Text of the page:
Compete to Win with Fact-Based Aggression

Compete to Win, Price to Win and Propose to Win are not just catchphrases enveloping the pursuit process. They are bona fide factors that businesses must address as part of their bid strategies.

Market leaders in any area of product development and business score when they pay attention to winnable, deliverable and profitable solutions with fact-based competitive aggression and realistic pricing.

They may occasionally lose on price, an easy excuse to dispense and digest.

Where it can become an embarrassment is when bids are lost with a poor evaluation score for functionality. Market-leading solutions are expected to be feature-rich to justify any premium price they carry.

This is as much about getting the basics right, fixing dated architectures and functionality gaps, as it is about big investments on R&D focused on trends that are set to define the future.

Compete to Win

Competitive Twists and Turns

For brevity, this post will be confined to the competitive twists and turns that call for businesses to stay alert to changing market dynamics.

My pursuit style is to identify win themes upfront and weave them into the proposals I write, with the solution value factoring in competitive threats and a prospect’s project drivers and evaluation criteria.

Ideas may be drawn through interactions with the corporate competitive intelligence team (most firms have one) for an analysis of the strengths and weaknesses of those we compete against to build any opportunity-specific value proposition.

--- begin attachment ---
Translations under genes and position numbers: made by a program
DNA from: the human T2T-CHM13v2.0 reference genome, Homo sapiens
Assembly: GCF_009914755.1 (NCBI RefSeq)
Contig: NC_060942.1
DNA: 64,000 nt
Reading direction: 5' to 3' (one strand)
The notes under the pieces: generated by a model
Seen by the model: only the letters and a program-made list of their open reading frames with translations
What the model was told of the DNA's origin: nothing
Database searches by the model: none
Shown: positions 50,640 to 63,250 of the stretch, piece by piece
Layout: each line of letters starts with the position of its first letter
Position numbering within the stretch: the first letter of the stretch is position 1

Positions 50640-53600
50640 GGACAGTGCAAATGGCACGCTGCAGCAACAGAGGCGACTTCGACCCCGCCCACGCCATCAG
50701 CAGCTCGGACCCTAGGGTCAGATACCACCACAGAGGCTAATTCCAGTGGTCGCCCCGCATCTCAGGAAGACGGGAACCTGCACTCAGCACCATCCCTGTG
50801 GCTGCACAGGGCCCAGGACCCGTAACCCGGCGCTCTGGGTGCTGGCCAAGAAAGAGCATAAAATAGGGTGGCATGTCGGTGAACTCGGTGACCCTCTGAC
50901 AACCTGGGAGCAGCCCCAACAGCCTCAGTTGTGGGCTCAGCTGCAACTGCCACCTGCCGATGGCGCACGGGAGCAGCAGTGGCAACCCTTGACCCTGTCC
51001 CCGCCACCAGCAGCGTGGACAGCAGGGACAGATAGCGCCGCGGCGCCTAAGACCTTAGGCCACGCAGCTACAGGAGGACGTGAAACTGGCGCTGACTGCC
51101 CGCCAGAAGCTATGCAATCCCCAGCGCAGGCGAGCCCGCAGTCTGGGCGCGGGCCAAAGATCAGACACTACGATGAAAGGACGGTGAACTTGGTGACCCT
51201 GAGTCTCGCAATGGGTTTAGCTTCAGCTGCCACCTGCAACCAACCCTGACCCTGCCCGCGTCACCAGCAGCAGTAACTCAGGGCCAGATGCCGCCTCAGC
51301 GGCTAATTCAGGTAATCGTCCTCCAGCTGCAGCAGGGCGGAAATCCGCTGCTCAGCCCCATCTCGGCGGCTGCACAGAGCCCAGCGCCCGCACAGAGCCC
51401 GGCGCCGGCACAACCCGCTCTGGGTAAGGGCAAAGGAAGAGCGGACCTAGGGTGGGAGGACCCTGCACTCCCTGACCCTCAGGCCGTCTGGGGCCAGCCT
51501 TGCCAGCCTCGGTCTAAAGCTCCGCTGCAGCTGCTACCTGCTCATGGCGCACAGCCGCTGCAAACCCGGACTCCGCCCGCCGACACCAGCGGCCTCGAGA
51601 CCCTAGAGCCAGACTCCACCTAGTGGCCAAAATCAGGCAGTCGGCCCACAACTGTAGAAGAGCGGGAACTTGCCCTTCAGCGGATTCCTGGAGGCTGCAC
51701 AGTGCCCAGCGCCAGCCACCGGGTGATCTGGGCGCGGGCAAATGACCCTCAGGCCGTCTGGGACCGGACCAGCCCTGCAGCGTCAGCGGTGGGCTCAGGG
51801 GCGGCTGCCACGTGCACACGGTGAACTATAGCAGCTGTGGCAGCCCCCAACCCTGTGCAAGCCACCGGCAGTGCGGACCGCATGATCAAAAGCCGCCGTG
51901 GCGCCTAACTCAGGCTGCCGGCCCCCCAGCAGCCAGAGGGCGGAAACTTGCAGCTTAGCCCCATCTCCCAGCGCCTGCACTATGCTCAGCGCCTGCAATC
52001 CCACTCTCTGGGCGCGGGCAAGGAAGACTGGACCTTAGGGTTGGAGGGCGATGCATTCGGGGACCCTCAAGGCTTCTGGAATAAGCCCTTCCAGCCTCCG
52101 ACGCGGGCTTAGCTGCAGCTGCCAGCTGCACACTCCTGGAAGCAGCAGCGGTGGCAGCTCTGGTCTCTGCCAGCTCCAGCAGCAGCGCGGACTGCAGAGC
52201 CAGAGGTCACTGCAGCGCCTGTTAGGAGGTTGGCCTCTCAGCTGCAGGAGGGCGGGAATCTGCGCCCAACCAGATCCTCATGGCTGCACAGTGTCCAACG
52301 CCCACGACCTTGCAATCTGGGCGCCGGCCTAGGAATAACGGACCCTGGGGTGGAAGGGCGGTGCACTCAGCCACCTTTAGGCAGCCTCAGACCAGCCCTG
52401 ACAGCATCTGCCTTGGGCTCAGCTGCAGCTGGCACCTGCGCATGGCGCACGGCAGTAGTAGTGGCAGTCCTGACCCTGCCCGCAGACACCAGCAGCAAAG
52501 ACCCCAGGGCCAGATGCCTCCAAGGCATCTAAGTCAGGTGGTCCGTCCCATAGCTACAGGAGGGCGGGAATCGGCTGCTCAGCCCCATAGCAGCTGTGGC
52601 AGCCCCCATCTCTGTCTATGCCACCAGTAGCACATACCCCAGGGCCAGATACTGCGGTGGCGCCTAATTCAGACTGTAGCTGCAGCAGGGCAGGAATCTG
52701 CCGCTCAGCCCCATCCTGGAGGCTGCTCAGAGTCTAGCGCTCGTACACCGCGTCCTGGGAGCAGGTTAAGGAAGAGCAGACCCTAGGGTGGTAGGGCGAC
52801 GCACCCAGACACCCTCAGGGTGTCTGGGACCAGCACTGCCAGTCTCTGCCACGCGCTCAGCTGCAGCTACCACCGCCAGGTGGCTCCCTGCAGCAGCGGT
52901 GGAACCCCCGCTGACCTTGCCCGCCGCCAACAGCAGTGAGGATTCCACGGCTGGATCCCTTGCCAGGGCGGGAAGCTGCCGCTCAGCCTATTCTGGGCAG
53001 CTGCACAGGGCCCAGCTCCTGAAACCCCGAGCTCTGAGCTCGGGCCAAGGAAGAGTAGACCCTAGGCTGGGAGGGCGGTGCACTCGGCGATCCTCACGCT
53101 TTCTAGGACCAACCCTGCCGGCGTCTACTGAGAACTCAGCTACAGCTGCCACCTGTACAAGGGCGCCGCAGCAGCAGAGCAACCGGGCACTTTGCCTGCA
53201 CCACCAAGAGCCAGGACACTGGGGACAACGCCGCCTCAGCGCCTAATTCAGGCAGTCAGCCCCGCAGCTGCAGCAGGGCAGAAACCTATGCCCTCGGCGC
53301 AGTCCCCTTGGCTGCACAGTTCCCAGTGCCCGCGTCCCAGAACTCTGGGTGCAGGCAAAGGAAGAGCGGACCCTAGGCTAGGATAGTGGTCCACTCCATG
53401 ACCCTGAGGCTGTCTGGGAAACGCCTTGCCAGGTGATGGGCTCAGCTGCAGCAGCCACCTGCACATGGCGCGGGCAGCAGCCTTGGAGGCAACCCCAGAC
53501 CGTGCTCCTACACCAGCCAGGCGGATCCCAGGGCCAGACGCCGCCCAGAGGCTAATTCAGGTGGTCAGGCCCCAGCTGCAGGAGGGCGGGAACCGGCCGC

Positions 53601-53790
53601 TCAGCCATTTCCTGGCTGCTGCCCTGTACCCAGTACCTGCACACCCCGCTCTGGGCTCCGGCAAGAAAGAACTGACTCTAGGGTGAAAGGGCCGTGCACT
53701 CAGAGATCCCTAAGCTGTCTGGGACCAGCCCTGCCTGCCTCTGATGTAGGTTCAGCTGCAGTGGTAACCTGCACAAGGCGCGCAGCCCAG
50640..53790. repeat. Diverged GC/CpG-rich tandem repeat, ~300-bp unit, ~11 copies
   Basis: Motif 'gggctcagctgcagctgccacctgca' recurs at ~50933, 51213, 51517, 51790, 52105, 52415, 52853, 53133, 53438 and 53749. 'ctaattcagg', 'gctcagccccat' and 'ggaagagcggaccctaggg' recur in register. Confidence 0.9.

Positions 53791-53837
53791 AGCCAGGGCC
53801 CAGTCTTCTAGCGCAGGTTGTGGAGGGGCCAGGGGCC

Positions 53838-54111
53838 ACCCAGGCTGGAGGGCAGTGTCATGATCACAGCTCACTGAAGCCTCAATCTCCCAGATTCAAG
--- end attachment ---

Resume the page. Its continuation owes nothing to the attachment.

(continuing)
Generic discriminators will be irrelevant if they do not touch a prospect’s pain points.

Bid Managers Key in Driving Win Themes

Bid managers can differentiate themselves, too, by helping build competitive ammunition and be driven by wins. As for me, nothing motivates me better than contractual wins on the bids I help manage.

The role demands execution of everything within their means to enable deal-clinching submissions, utilising Shipley methodologies. I do that in my current position. After all, it is not just some lucky charms that help close deals.

When I was with Cisco, I had supported its FOCOM (Focus on Competition) team in helping with booklets on dealing with its key competitors (such as Huawei), working closely with SMEs / those familiar with rival products.

Enabling a Winning Submission

It is immaterial if that was in my job scope (it was not), my involvement in activities of this nature was largely because of my passion for helping enhance win probabilities.  Bid management (or proposal management) is not about herding a swaying flock and keeping them aligned and focused. It is more about putting forth a compelling, compliant and potentially winning submission.

A kid-glove approach against competition may not lead us to where we want to go. While I will still stay old-fashioned and try not to slide into an all-out attack on a competitor by name, there is no harm in dropping hints with an indirect pitch. The differentiation can be targeted at competitors by name if that is based on an independent research report (such as that of Gartner).

Going soft on competition may be a timid, weak-kneed approach. An assertive tone is quite in order, but any aggressive positioning must be based on fact, not on what we assume to be true.

With fake news dominating social portals, proposals should not fall into that pit. Whether it is your R&D spend or market strength, if any objection can be handled with a credible defence that will serve you well.

G Joslin Vethakumar

Personal Jottings Aug 2018

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Filed under Bid Management, Bid Strategies, Bid to Win, General

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